At Zao, one of our passions is building modular tools that solve client problems, and (our favorite part) releasing them to the public.
We were tasked with integrating QuickBooks Online with WooCommerce for one of our super rad clients, Brooklyn Tweed. Specifically, Brooklyn Tweed needed to be able to create QuickBooks invoices every time a manual wholesale order is generated (sidenote: If you’re familiar with WooCommerce, you know there is no such thing as a manual wholesale order [yet], but stay tuned for a future blog post and plugin release).
Naturally, the first step was to look for a WooCommerce/QuickBooks plugin. It might surprise you, as it did me, to find that there is not much available. Sure, there are a few SAAS options available, but nothing looked quite plug and play for what our client needed and wanted.
So, the next step was to look for a WordPress QuickBooks plugin. I found what looked like a perfect fit, only to be met by the requirement for a “Cartpipe account,” which looked to be another SAAS solution. I checked it out anyway, only to be met with:
As any good developer would do, I continued the hunt for existing tools that we could commandeer for our purposes. Fortunately, Intuit has a ton of developer documentation and resources.
Note: At this point, I should warn you that we are about to talk about OAuth. Consider this your warning.
Unfortunately, they also have a ton of their old docs and deprecated information documented, so my initial google search got me on the OAuth 1.0a path. Previously, we built this tool/library for connecting to the REST API for WordPress via OAuth 1.0a, along with a UI wrapper, so I went about forking it and attempting to use the plugin’s existing OAuth 1.0a architecture for connecting to the QuickBooks developer app. This process was… not pleasant (hint: it never is!). I eventually discovered that much of the agony in this case was self-inflicted. I was
_doing_it_wrong by using OAuth 1:
If your developer account has not created any apps until after July 17, 2017, all apps created by that account will use OAuth 2.0. (source)
So back to square one…or is it two? Thankfully, OAuth 2.0 is a bit simpler in application (no signature keys, sigh of relief), and Intuit provided this OAuth2 sample app. It wasn’t long before I had converted the tool to use OAuth 2.0 and updated the UI to reflect the change, where applicable.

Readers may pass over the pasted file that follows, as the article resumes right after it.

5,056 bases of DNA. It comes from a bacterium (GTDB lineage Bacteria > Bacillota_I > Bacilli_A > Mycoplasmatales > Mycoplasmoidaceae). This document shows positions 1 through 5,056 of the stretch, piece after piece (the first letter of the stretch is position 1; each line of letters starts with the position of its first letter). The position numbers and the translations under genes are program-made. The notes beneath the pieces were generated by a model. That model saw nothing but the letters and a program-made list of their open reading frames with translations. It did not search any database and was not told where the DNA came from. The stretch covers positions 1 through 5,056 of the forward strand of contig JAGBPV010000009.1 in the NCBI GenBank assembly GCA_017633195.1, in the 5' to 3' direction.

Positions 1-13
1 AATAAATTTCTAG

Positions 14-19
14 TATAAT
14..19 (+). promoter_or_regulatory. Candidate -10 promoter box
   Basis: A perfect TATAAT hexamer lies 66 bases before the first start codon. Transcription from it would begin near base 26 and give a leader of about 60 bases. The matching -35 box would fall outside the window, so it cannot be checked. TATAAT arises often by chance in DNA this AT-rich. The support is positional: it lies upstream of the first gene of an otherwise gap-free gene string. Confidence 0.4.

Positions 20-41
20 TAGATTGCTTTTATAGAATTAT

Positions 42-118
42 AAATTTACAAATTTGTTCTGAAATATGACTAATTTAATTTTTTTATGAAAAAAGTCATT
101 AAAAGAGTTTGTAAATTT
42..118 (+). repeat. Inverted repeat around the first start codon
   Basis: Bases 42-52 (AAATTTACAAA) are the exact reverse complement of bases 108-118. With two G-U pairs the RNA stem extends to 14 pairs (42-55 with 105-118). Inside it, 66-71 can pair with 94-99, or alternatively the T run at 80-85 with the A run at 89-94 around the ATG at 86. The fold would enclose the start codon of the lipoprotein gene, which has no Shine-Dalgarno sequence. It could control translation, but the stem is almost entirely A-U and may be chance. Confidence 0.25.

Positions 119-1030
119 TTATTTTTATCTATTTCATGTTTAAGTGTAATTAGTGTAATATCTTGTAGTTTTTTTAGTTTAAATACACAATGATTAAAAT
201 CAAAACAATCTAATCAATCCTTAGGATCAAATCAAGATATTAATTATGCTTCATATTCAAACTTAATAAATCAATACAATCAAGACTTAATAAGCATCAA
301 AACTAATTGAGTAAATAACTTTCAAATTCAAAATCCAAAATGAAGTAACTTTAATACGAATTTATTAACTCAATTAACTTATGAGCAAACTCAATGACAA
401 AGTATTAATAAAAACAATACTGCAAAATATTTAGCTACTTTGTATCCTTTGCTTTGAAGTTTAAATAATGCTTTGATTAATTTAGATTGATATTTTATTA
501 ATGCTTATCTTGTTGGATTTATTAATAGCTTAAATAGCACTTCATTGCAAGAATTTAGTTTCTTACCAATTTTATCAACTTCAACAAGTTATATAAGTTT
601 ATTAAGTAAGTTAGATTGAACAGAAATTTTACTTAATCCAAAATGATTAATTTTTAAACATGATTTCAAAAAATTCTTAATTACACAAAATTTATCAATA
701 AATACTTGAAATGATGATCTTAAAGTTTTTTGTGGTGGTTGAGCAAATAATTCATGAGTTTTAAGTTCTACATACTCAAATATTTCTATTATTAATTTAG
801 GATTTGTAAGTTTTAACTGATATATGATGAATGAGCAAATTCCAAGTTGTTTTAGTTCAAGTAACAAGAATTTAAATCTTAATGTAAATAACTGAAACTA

Why do we do this?
Much like with the WP API Connect tool (and others), we prefer to build these things in a way that they can be decoupled and used across multiple projects, and most importantly (to us), open-sourced. If you’ve ever had to rip the guts of something out of an existing project and re-apply it to another one, you know the agony I’m talking about. Building things this way selfishly helps me out, because I can use the same low-level tool in many ways, but can also help the broader community.
Here are a few examples:
- QuickBooks Online Connect is a low-level library for making an authenticated connection to a QuickBooks Online account.
- QuickBooks Online Connect UI adds a UI to that library so you can connect to your QuickBooks developer client app from your WordPress dashboard.
- Zao WooCommerce QuickBooks Online Integration Uses that Connection UI and the underlying library to allow us to integrate and import QuickBooks objects into WordPress/WooCommerce (this is in progress… use at your own risk).
- WP API Connect is a low-level library for making an authenticated connection between two WordPress instances, using the OAuth plugin.
- WP API Connect UI adds a UI to that library so you can set up that connection from your WordPress dashboard.
- [redacted] is a custom client plugin that allows the client to have a publication workflow on a completely separate WordPress install and selectively publish vetted/completed content to the public site. It uses the Connect plugin to make authenticated requests, and the UI plugin to establish that authenticated connection.
- TwitterWP again, is a low-level library for making authenticated requests to the Twitter API.
- WDS Twitter Widget is, as expected, a widget which outputs recent tweets which relies on TwitterWP.
- And DsgnWrks Twitter Importer is an automatic tweet importer built with TwitterWP used for backing up or archiving your tweets.
And the list goes on!
CMB2 is another perfect example of a modular tool that is being used all over the place and bundled into many projects (including the above QuickBooks Online Connect UI and WP API Connect UI plugins!).
Yet another (possibly overlooked) benefit to releasing your modular tools, is the continual contribution and improvement by others in the broader community. The Intuit Quickbooks PHP SDK that we worked with for this project is an open source project (and on GitHub), so we were able offer some improvements to their library with two small Pull Requests. The benefits to releasing your tools often goes both directions.
When you can put the effort in to make a tool or library available modularly, it can provide a huge head-start to your future self, and even better for many others in the community.
If you need more information for how to use this stuff, look at this example file. If you’re interested in more things Zao has released/worked on in the spirit of sharing and modular development, check out these posts:
- View PDFs in Your WordPress Site with Zao PDF Viewer
- A Healthier Option Helps WordPress Users Improve the Options Table
- Zao Mock API: A WordPress Plugin for Testing API Responses
- Zao Adopts Asset Queue Manager
- CMB2 Grows: Where Human Made, Zao, and WebDevStudios Meet
- Zao Client Spotlight: Our Collaboration with Qpractice